Postcards From America
the truth about touring
What's a rock and roll tour really like. Find out from these postcards from America scribbled by our own Andy Duncan who was excused homework long enough to play drums for Difford and Tilbrook on their recent USA tour. Rock stars in their underpants?? Bah! This is true life...
July 22nd Ottawa: A kind of high rise Basingstoke. Very quiet. Yesterday Larry (Tolfree, drummer extraordinaire, instantly christened 'Moosehead' after his animated dismissal of the similarly named local brew) and myself got excited about seeing a train go by. Mind you it was your fully kosher Canadian Pacific steam engine. The big black job with the cow catcher on the front.
Then we all (12) rent bikes and go cycling. A good way to spot potential tour skinflints as some struggle with their single gear, economy boneshakers while more apparently extravagant realists swish effortlessly along on the expensive ten-speed racing models. Glenn (Tilbrook, the Charlie Parker of the improvised sandwich, and occasional musician) is also out to make a name for himself as a documentary film-maker as he wobbles precariously along attempting to capture our collectively rotating knees for posterity on his portable video.
July 23rd: The initial gig and our first brush with reality. The band's recently acquired, state-of-the-art, Meyer PA system has been caught up in the Summer's first dock strike and is currently languishing in Scotland. We are left at the mercy of each venue's in-house system. So Larry and I show up at Barrymore's (a small version of the Lyceum) ready to soundcheck, only to discover Paul (Lilly, tour manager, our Captain Mainwairing figure) trying to assemble the various component parts of the club's PA into some sort of working order. As the solder fizzes, Lasmo and I retreat to the snooker hall next door.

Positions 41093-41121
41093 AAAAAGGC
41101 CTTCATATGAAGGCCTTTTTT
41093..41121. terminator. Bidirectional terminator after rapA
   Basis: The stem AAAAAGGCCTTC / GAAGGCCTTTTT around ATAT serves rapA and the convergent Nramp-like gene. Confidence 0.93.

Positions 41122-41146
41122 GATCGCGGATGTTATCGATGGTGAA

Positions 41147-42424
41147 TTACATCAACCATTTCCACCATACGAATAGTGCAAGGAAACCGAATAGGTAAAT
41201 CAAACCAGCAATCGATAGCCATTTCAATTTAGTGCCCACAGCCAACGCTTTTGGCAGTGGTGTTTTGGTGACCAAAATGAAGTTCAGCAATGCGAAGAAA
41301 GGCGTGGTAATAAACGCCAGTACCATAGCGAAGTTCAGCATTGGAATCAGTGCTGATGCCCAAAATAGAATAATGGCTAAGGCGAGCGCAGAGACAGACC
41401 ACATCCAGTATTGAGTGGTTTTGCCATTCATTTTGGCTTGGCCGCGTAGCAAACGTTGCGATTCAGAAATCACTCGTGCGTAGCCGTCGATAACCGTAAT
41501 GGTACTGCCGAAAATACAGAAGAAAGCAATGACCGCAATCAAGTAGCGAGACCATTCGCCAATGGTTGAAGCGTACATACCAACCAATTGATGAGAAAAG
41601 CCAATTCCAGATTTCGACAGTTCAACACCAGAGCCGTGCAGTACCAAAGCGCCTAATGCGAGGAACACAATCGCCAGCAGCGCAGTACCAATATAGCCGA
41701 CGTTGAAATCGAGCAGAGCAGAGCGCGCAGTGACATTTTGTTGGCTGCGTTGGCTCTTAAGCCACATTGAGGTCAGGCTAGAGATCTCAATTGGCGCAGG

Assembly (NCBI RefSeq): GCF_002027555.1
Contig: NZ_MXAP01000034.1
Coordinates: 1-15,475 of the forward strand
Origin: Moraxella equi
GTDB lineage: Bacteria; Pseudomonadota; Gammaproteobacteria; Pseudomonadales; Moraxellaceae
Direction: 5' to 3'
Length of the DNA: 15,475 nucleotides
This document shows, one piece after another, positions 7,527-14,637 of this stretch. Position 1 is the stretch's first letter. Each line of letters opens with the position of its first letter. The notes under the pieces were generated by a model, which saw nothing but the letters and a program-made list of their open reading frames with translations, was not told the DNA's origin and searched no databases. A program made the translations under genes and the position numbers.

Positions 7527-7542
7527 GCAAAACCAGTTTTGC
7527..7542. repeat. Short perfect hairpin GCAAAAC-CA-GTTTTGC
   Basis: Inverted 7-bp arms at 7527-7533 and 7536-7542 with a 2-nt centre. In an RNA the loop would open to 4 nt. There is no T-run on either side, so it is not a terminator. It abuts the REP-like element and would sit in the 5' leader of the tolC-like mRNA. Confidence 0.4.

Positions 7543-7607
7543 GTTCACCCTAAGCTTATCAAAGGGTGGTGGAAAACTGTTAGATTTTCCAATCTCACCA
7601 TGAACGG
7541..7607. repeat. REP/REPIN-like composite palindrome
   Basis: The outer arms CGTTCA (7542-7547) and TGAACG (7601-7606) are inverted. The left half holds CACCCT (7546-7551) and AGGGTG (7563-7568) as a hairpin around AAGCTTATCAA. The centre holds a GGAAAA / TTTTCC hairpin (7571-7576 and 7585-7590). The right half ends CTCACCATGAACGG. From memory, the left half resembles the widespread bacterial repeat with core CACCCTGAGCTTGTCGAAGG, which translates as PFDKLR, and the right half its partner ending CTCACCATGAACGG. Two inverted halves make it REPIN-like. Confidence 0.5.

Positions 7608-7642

Four frames later the gear is pronounced usable and, short of time now, we soundcheck until they let the doors open. Since there isn't enough room to change at the gig it's all back to the hotel and on with the stage gear. Massed in the lobby, the blend of outrageous clobber and plastic bags looks very unlikely. Canadian fans are very outward going. They are perfectly happy to listen to a largely unfamiliar set of songs and enthusiastically acknowledge any point of interest or moment of excitement.
For a band making its first public appearance this is most gratifying. We might be a bit nervous but onstage there's plenty of energy and beaming faces all round. After the show morale is high as gaffs made and cues missed are gleefully exploited for every last laugh.
July 25th Toronto: Already the set is going through something of a metamorphosis. The running order is slowly sorting itself out as are the songs that don't seem to translate to live performance. With this in mind we spend the afternoon rehearsing 'Wagon Train', thus far an unknown quantity.